A few months ago, I made a post called “How to lose 25lbs in one month” and it was a huge success. Hundreds of health and fitness related websites were linking to my article and my email inbox was flooded with people who wanted to know exactly how I did it. First off, let me say that if you’re looking for the latest and greatest diet fad, you’re on the wrong website. I went back to basics with regards to my diet plan: Counting calories. How did I accomplish this? Through Nutrisystem!
After about 2 weeks of research, I chose Nutrisystem for several reasons:
- They pre-package the healthy food you’re supposed to eat. This means I don’t have to rush home and cook a healthy meal (then do dishes) after I drop the kids off at soccer practice. By dinnertime every night, I’m mentally and physically exhausted. Slaving over a hot stove, then slaving over the dishwasher are the last two things I want to do at that time of the day.
- My research indicated that the quickest and easiest way to lose weight would be to limit the amount of calories that I take in. No exercise, no gym, nothing of the sort. Again, the name of the game was “how quickly can I lose this weight?”
- Being that my family is on a food budget, I have to watch how much money I’m spending on food every month. After some careful math, I realized that the food I was purchasing for myself every month, was actually less than what I would be paying with Nutrisystem. Not to mention Nutrisystem allows for the usage of coupon codes. I used a 40% off and free shipping code which instantly saved me money.
After making the conscious decision to sign up with Nutrisystem, I started off with their “Uniquely Yours” plan. It broke down around $11/day. I could have just as easily gone with the “Basic” plan ($8.75/day) but I wanted a bigger food menu to choose from. Doing the mental math, prior to Nutrisystem, I was eating around $15/day in food. This does not include snack foods and sodas, which added another $2.75/day for a grand total of $17.95/day in food.
I went to their site and used a coupon code for my first month. Then I set a “quit date” (after looking at the tracking information when the food package would be delivered to my house). I made my last grocery purchase (for myself) on the Sunday before the Nutrisystem food was to be delivered. Once I got the food, I read the instructions and set off on my one month journey to lose weight.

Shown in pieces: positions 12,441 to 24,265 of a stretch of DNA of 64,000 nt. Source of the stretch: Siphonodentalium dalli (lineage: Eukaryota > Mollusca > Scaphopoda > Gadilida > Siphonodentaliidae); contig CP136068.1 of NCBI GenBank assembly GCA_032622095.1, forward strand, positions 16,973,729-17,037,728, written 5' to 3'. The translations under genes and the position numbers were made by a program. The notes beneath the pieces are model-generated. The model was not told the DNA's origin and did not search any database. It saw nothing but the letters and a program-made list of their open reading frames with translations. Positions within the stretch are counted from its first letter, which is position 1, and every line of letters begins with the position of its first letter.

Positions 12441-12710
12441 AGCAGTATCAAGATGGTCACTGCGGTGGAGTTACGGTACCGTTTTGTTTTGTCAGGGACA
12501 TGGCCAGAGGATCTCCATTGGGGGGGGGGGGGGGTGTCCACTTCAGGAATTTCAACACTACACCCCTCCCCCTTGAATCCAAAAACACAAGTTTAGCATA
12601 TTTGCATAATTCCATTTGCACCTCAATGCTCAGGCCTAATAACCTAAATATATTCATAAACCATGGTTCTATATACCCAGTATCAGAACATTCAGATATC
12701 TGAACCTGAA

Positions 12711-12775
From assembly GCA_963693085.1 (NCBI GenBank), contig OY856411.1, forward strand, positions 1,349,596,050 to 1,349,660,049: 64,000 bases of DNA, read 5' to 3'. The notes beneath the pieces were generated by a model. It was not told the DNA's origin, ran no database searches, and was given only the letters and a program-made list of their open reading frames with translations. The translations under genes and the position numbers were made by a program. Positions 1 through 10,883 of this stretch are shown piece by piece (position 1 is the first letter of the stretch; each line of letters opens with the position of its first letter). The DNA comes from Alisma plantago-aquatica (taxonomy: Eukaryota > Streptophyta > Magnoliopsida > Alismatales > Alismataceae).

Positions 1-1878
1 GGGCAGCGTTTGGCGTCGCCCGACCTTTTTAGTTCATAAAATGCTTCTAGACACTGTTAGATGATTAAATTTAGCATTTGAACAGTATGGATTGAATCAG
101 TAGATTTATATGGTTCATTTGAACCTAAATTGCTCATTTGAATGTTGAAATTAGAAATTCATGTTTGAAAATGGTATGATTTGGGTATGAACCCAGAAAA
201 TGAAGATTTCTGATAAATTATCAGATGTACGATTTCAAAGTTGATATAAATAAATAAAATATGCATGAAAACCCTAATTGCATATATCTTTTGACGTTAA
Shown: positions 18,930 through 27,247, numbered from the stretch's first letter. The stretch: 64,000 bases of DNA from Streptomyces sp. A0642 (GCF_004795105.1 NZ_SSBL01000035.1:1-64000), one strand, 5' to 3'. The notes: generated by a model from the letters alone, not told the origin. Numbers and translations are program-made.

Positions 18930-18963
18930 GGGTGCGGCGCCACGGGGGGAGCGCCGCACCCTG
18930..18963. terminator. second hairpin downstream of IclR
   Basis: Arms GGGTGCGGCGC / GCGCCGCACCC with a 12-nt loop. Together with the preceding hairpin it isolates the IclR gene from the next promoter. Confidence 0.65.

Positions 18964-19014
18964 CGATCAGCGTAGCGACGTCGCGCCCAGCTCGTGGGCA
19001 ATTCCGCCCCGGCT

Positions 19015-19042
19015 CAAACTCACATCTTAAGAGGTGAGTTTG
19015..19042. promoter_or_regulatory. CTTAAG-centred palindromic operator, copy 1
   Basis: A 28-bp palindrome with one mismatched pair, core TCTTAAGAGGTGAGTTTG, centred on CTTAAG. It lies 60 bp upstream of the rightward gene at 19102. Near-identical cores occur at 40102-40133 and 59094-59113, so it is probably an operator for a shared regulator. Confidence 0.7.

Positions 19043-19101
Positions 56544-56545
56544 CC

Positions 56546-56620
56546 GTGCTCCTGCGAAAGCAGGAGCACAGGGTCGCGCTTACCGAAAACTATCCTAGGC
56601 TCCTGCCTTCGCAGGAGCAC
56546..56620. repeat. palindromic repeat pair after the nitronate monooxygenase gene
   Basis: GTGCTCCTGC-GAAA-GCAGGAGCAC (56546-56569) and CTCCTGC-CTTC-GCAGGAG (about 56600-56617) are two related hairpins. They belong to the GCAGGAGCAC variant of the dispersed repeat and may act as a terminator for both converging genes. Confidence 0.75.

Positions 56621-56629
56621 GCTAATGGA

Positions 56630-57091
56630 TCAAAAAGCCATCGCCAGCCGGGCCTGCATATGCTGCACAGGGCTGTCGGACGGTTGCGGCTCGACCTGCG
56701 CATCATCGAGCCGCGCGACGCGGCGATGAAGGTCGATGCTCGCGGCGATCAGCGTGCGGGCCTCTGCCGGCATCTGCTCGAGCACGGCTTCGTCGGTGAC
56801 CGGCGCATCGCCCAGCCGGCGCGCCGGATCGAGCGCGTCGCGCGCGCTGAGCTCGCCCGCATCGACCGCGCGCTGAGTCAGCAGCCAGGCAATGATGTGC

During this time I did not exercise nor did I join the gym. I kept to my regular schedule and relied on the healthy food I was eating to do all the heavy work. Over the course of the next 4 weeks, I started to notice a few things about myself. For example, on the 2nd week I started to notice that I was waking up in the morning full of energy. Around 4pm (when I normally would be dragging) I still felt energetic. My mood started to change as well. I noticed that I was a tiny bit happier. I’m not sure if that’s the right word…but I definitely felt good about myself. I think that had to do in part with the fact that I started weighing myself in the morning after the first week. On the 8th day of my new diet, I stepped on the scale and realized that I had lost 6lbs. That was a very uplifting moment and made me realize that I’m actually losing weight.
This all harkens back to a conversation I had with my sister, who’s a registered nurse. We were at a family function and she remarked that it looked like I had gained some weight the last time she saw me. Both my sister and I are really open and close with each other, so I didn’t take offense to what she said. I told her I had gone up 4 dress sizes in the past year and had a multitude of excuses as to “why”. She interrupted me in the middle of me telling her the story of how I had to eat frozen food for a week due to the kid’s soccer schedule that week and told me that there is no excuse for poor diet habits. She said that over the years, she’s noticed that the most effective way to lose weight is to count your calories. Simply put: burn more calories than you take in. how to lose 20 pounds in a month is easier said than done, as most nights I don’t have time to cook a nutritious meal, and during soccer and baseball season, I’m stuck driving the kids back and forth to practice and games after school. If that doesn’t work, you can always fall back and try to lose 20lbs in 2 months. This is probably the most weight you could try to lose in 1 month. It’s much easier to throw a microwave dinner on the table and call it quits. So my sister suggested trying the Nutrisystem diet program. I rolled my eyes and thought to myself: “Oh great, another Dr. Phil made-for-t.v. diet plan”. My registered nurse sister said that she has seen multiple people lose weight using nothing more than Nutrisystem. She also said that she has seen the doctor that she works under recommend Nutrisystem as a viable alternative to rigorous exercise in order to lose weight.